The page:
Tuesday, 26 June 2018

Using a Khadi Paper sketchbook

The thing with sketchbooks, is you need good paper.  It really does make all the difference to a decent sketch.  So you can image how challenging a Khadi-paper  sketchbook can be.  Not only is the paper roughly textured, but it swallows up watercolour like there is no tomorrow!




However, there is always a Solution 

and for this sketchbook I prepared some pages with gesso.

This will enable me to use acrylics for sketching ideas.



Prep with grey gesso and below
white/burnt sienna mix

As the gesso dries permanent, this makes it an ideal surface for acrylic paints -
of course, you could also prepare the pages with White gesso, I just chose not to.





Not all pages are gessoed though.
I have also painted directly on the white pages with acrylics -
 rough 'blocking in' idea for a future painting.

They remind me where I want to go with a large canvas.



This sketchbook is proving to be worth its weight in gold.



🎨🎨🎨







Wednesday, 20 June 2018

Starting a sketch

Sketching a subject that may seem complicated,
can actually be split down into simple lines.

As with this painting of William in the sea.

Here's my initial outline, I kept it Simple


then outlined William with ink pen

and then added watercolour


As you see, it is a simple sketch.

With the sea, I put on one layer of watercolour and waited for that to dry,
then added a slightly darker tone - again waited for that to dry 
and finally a few dabs of much darker blue.


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Wednesday, 9 May 2018

Stop and sketch

I had a little time to spare in town the other day, so decided to stop for  coffee.  That gave me a chance to OBSERVE people...and get some quick sketches done.  Certainly focuses the hand eye co-ordination when people constantly move AND move quickly.  You just have to go for it.  If you don't achieve the sketch, then be happy with what you have on paper, but try to REMEMBER  the person, then very often you can complete the sketch.

My sketch below was just the initial outline, enough information on shape and angle.  As the two people I had decided to capture, were still at their table, it gave me time to put in more detail.

However, if they had moved away, my initial sketch was enough for me to go from that and get at least something reasonable.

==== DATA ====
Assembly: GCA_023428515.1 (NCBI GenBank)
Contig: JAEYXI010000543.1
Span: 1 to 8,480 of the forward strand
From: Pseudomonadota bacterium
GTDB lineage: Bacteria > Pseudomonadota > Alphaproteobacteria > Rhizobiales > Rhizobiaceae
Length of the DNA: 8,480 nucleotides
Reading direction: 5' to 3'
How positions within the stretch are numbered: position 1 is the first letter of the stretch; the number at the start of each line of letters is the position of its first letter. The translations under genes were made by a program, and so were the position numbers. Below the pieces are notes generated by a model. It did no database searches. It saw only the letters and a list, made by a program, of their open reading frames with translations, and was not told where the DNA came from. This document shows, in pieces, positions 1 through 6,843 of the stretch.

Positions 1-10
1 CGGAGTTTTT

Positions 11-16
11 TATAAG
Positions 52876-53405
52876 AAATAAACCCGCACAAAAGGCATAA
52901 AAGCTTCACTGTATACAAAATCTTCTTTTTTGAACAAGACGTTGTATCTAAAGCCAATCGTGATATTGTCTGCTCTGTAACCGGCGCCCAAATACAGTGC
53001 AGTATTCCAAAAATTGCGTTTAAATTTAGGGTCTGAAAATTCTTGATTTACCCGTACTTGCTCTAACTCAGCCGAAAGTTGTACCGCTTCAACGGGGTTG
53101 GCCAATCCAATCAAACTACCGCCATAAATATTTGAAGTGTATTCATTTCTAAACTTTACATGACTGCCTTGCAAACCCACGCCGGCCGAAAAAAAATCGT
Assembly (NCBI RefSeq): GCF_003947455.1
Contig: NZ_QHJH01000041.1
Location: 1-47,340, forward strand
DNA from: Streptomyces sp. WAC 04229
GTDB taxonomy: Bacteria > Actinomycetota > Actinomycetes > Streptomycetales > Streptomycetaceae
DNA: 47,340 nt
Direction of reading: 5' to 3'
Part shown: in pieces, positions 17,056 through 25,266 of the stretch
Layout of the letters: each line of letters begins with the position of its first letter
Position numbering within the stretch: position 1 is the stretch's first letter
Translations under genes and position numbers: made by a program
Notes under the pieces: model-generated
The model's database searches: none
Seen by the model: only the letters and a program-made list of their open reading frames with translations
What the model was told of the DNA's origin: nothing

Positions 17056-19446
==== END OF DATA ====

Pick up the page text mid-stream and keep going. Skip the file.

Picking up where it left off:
So with the extra detail - then watercolour added when I got home - here's my completed drawing 





Where I originally put the first figures, is where they remained, I built up the rest of the sketch from them.


🎨 🎨 🎨















Saturday, 28 April 2018

Blocking in Shapes

Wow!!!   I took a break from adding Tips and Techniques  - Hadn't realised it was so long...

~~~

It can get rather confusing when you are faced with drawing something busy ~
like this scene


Don't get caught up in DETAIL,

to begin with ONLY LOOK FOR THE BIG SHAPES



When you have the Block shapes in place,
you can THEN go in with the Detail.





Friday, 29 December 2017

It's a strange but true fact.......

..... the MORE you try to get something RIGHT in a painting

the MORE IT LOOKS  WRONG


WHEREAS


if you paint something WRONG

the more it looks

RIGHT


~ go figure ~



Monday, 16 October 2017

It has been a while since I posted a TIP AND TECHNIQUE

Here's a question somebody asked recently about skin tone

Question: "What colours do you use in watercolour for skin tones?"

For me, it is always BURNT SIENNA

(Winsor & Newton in my opinion have the best tone of this colour and 
I use it regularly.



In the above example I have tried to show the varying tones that can be achieved with clear water added.


(please note that some artists find other manufacturers just as good,
but in my humble honest opinion the W & N one wins hands down)

🎨🎨🎨






Thursday, 3 August 2017

Another technique for painting trees


Everyone has their own method for painting trees,
but getting started for some can be difficult.

Here's one of my techniques,
which in fact is used a great deal by watercolour artists, in the past Wesson and Seago used this style
and current days,  J. Bowden and John Hoar.


The technique is to add JUST SUFFICIENT PAINT to you brush, so as not to swamp it.
If you feel there is TOO MUCH pigment on the brush, then just wipe it
gently over a piece of tissue paper...WITHOUT REMOVING too much.
This all comes down to practise and getting
that 'Feel' for your paint brush.

Then

 paint with the SIDE OF THE BRUSH, not the tip.

You are after a DRY BRUSH EFFECT without it being too dry.


Here's a quick demo showing you,
but in the end it all comes down to

GIVING IT A GO YOURSELVES

AND YOU WILL SEE IT WORKS.